Ryan Mattheus doesn’t consider himself much of a mechanics guy; he relies on the feel of pitching and examines his approach against hitters. In the midst of the worst season of his career — a 7.27 ERA over 26 innings — he doesn’t believe there are any glaring issues with his mechanics. “Some little things here and some little things there,” he said. But during a video session with pitching coach Steve McCatty and fellow reliever Drew Storen on Sunday, the three found a minor glitch to correct.
Mattheus will attempt to shorten his stride on the mound so that he can get more on top of the ball during this delivery. He hopes it will allow him to get the ball lower in the strike zone, which has escaped him much of his injury-shortened season.
“It’s not necessarily raising my arm but letting my arm work,” he said. “I think I’m forcing things right now. When they’re not forced, I think things are going to be better.”
The Nationals optioned Mattheus to Class AAA Syracuse in mid-August because he was struggling. His stuff wasn’t sharp, and Mattheus admits it still isn’t. He missed 58 games this season with a broken right hand, his own fault for punching a locker in May. (“There was a lot of time off,” he said. “I’m not sharp.”) Even his sinker, his best pitch, has failed him this season; opponents are hitting .372 off it this season compared to .225 last season.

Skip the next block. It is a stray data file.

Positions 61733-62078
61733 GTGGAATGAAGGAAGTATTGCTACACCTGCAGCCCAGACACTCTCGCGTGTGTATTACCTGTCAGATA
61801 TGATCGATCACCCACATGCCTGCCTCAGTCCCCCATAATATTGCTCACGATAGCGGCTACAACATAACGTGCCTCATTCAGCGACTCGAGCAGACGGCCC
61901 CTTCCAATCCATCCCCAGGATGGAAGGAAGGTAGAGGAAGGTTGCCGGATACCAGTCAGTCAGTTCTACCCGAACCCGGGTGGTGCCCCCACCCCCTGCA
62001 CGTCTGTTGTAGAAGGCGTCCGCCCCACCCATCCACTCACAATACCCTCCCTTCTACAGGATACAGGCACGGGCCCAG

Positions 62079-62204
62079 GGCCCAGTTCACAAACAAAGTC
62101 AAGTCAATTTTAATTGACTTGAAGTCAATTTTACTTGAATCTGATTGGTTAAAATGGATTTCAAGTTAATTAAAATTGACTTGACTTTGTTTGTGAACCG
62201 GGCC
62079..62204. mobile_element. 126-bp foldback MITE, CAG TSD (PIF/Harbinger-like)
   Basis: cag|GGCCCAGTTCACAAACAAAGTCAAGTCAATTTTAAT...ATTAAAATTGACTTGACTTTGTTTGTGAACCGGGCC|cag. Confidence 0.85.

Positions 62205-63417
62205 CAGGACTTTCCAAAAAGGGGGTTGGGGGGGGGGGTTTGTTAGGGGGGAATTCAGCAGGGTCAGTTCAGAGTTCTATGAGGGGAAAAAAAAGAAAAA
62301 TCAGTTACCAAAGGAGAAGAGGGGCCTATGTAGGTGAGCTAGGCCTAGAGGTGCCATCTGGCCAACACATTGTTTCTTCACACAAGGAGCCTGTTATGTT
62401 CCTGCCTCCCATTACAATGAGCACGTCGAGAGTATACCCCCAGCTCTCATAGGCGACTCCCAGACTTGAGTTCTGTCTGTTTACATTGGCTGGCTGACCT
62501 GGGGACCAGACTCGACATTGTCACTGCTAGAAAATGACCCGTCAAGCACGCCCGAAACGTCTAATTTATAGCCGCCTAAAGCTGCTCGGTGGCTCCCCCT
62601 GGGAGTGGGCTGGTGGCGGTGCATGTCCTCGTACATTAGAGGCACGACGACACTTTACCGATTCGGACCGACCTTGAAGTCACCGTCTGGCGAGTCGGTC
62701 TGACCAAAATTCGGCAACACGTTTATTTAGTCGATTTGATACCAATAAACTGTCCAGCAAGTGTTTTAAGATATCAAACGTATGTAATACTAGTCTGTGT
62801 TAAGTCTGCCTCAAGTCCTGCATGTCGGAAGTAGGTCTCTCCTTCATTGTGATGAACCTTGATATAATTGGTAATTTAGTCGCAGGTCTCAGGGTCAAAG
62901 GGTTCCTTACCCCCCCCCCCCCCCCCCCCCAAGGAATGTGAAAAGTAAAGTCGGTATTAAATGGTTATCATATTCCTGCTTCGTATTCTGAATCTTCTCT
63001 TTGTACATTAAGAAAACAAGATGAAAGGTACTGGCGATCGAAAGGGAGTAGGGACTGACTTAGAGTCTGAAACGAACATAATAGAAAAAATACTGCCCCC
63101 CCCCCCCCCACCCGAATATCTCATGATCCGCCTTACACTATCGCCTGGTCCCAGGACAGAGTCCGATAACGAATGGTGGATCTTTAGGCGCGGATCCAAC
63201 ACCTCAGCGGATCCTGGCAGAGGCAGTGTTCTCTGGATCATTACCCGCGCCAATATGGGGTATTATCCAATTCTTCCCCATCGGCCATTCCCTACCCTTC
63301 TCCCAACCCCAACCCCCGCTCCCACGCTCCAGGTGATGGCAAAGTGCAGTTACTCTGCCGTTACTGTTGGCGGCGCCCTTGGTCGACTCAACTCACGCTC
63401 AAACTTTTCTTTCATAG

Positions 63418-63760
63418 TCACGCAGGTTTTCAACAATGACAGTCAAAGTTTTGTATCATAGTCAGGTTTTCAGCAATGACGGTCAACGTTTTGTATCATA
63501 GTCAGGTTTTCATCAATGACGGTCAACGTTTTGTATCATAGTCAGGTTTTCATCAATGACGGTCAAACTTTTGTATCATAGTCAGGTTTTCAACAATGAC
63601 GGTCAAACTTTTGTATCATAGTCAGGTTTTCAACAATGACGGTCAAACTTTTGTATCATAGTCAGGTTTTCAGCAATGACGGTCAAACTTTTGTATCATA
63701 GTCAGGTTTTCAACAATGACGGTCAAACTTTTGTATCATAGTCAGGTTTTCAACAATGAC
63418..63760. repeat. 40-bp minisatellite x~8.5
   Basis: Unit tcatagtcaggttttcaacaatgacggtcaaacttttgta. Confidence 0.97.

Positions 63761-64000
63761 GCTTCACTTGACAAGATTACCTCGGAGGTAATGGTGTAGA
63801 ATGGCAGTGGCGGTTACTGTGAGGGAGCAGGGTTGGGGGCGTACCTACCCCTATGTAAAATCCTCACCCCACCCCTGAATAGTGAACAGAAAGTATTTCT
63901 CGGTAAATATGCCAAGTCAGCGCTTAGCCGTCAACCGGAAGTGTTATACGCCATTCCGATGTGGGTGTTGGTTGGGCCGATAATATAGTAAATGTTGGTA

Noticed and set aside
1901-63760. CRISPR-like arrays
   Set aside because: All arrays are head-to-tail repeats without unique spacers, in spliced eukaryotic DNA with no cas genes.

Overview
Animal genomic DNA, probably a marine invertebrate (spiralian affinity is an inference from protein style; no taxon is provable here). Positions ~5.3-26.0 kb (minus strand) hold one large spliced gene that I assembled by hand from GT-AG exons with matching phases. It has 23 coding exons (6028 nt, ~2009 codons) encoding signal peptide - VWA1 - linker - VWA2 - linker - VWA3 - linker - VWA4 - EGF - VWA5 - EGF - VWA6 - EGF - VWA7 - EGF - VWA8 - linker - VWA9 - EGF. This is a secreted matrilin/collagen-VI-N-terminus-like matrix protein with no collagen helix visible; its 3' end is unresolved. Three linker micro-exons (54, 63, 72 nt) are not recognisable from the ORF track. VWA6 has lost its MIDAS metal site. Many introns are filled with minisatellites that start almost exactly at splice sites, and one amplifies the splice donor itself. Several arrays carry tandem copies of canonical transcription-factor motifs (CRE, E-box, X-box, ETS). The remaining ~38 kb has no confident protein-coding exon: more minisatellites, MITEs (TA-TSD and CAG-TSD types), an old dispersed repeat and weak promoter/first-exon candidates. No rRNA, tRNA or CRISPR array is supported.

“Offspeed pitches have never really been my strength,” he said. “It’s something I work on constantly to try and keep them consistent. I’ve lived and died with sinkers down in the zone and I’m just leaving too many balls up in the zone right now. I think once I start pitching down in the zone and start attacking down in the strike zone it’s going to change and it’ll get a lot better.”
Just as much as minor mechanical tweaks, if not more, Mattheus believes his struggles on the mound are related to his approach. Last season, in which he posted a 2.85 ERA over 66 1/3 innings, Mattheus threw a first-pitch strike 59 percent of the time. This season, that number has dropped to 55 percent. He fell behind to 3-0 counts only 19 times last season. In less than half the innings this season, he’s done that 10 times already.
“I have to be aggressive in the strike zone,” he said. “I have to go, ‘Here’s strike one. Here’s strike two. Here’s strike three. You do what you want with it.’ I just need to get back to what I was doing previous years, getting strike one and strike two and letting the hitter get himself out. I need to make better pitches down in the zone.”